An occasional book review by John Forrest.
John Forrest is Insight’s Festival Director, a position he has held since the Festival’s inception.
Pointing the Finger: Islam and Muslims in the British Media
Edited by: Julian Petley and Robin Richardson
Published by: Oneworld Publications
Country: UK (1 April 2011)
Format: Paperback, 353 pages
ISBNs: 10-digit: 1851688129; 13-digit: 978-1851688128
The Insight Film Festival is all about encouraging people serious about filmmaking to consider ‘faith’ as a worthwhile topic for their work. You don’t have to be religious to get involved, although you might well be. Insight has become a global competition: we’re delighted to have received an ever increasing number of entries from all over the world since the Festival was established. Through our blog, we also hope to become a community of people interested in how faith is portrayed and what the consequences of that portrayal might be.
Pointing the Finger – published in April 2011 – looks at a specific area of interest. It reviews the representation of Muslims by the British media, which will interest anyone who shares our focus on the portrayal of faith and its effects. It’s a well-researched, clearly argued account of a type invaluable to media students, but the book is equally accessible to anyone interested in the crafts of journalism and story telling, especially is the ways these disciplines impact on our understanding of culture and community. The book provides a detailed examination of how the British media treats Muslims
Much of the book makes challenging reading for executives that run the UK media but it also has valuable insights and relevance for everyone around the globe. It chronicles some of the major ‘shock-horror’ stories published, broadcast or portrayed in recent years, drilling down to present a disturbing picture of latent Islamophobia in UK media. This assessment is based, unsurprisingly, on the UK media’s lack of solid contact with faith communities in British society and general ignorance of reputable religious sources.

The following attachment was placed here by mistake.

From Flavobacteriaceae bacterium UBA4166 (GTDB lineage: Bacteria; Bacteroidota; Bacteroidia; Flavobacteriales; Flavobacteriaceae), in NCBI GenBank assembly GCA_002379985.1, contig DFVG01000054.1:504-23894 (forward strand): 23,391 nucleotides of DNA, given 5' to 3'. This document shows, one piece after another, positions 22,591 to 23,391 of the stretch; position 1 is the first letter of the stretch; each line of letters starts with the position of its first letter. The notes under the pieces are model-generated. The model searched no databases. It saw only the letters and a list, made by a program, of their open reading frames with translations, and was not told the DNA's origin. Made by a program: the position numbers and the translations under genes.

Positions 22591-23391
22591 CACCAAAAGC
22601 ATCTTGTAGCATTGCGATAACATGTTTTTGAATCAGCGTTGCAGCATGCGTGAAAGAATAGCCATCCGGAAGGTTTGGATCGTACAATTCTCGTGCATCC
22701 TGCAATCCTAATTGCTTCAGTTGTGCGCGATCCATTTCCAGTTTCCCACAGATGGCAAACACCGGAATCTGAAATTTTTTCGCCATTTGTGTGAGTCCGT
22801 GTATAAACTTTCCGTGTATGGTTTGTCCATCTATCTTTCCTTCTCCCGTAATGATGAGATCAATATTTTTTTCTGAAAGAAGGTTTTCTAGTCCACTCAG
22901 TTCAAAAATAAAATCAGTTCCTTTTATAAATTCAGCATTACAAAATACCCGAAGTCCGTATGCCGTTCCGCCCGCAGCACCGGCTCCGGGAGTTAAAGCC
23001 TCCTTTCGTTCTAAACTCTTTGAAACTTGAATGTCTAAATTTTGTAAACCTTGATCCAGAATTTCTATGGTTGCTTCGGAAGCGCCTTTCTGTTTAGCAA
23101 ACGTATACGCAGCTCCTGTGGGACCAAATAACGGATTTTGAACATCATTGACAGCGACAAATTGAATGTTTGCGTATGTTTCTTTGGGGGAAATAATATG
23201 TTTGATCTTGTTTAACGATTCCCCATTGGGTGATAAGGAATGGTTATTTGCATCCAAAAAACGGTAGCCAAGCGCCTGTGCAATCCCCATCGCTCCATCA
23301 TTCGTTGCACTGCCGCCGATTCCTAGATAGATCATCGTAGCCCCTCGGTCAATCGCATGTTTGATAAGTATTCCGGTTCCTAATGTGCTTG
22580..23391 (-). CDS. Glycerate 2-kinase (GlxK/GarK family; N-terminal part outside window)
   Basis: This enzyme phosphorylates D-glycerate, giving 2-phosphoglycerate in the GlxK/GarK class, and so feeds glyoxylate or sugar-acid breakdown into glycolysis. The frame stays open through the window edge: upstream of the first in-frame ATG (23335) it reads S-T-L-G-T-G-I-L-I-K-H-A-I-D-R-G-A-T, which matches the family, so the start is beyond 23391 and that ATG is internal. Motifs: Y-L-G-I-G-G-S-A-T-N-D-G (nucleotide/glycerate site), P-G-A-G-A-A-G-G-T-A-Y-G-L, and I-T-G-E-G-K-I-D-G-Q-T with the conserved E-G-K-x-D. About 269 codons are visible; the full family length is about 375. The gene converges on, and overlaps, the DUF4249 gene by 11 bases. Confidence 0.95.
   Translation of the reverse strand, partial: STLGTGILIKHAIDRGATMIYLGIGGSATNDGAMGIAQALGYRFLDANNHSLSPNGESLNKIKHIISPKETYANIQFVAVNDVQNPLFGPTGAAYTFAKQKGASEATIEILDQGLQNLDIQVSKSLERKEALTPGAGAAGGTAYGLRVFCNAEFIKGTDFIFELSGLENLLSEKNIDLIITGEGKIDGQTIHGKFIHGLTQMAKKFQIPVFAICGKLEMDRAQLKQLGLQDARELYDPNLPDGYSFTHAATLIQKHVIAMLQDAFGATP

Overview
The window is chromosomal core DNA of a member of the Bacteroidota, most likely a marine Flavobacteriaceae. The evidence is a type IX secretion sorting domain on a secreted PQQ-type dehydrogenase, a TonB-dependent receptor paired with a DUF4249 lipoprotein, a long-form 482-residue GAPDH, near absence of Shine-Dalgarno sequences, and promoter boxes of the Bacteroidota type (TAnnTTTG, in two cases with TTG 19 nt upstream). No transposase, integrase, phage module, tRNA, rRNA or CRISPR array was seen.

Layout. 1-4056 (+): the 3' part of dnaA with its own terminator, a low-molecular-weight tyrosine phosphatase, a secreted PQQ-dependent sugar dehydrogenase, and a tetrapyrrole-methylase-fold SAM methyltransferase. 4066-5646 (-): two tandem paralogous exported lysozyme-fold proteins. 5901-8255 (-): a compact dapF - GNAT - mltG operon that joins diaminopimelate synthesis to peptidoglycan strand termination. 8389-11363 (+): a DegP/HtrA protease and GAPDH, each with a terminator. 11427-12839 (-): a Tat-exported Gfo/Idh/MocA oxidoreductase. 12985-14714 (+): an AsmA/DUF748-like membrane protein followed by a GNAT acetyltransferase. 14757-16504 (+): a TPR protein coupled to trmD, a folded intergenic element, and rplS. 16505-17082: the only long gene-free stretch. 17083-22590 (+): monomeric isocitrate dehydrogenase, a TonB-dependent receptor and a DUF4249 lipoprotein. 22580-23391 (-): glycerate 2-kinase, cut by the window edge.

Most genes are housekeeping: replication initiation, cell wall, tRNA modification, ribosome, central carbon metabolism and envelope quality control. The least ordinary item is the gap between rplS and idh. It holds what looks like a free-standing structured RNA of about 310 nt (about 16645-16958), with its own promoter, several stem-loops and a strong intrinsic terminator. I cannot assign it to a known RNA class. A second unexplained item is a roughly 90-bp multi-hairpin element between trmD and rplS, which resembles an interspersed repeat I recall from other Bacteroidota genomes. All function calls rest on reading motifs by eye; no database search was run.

Of particular interest to our filmmaking community may be the chapter in which working Muslim journalists share some of their experience of ‘life in the newsroom’ and document some of prejudice they have encountered. Pointing the Finger‘s chapter’s title – ’Keeping your integrity – and your job’ – sums up the dilemma these journalists face. One reporter tells how their publication became ‘fixated on the Asian community’ following the 9/11 attacks, but the coverage mainly comprised examining arranged marriages, rapes, suicides and domestic abuse. Eventually this reporter, in his own words, ‘just snapped and blew up’.
The interview questions posed to the Muslim journalists by the authors of Pointing the Finger include:
➤ ‘Did you believe the news media’s portrayal of Muslims and Islam was fair before you entered journalism’;
➤ ‘Was part of your motivation to become a journalist wanting to address the media’s portrayal of Muslims and Islam?’;
➤ ‘Have you ever been unable to sell a story to the newsdesk or your commissioning editors on Muslim issues or Islam that you felt was important?’
These are interesting questions and reveal on-the-job realities in journalism. Read the questions and their answers by substituting the word ‘Muslim’ with whatever faith position you hold. Then transpose the words ‘journalism’ and ‘newsdesk’ for the world of filmmaking, whether or not you are already engaged professionally if film, and consider what your answers might be to these questions.
Theses are important questions that I hope keep getting asked. I recommend Pointing the Finger highly.
Product links: Pointing the Finger (UK only)
Book: Julian Petley and Robin Richardson, Pointing the Finger: Islam and Muslims in the British Media (2011), Oneworld Publications, paperback
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Epilogue, PressTV, reviews Pointing the Finger (running time: 24:52)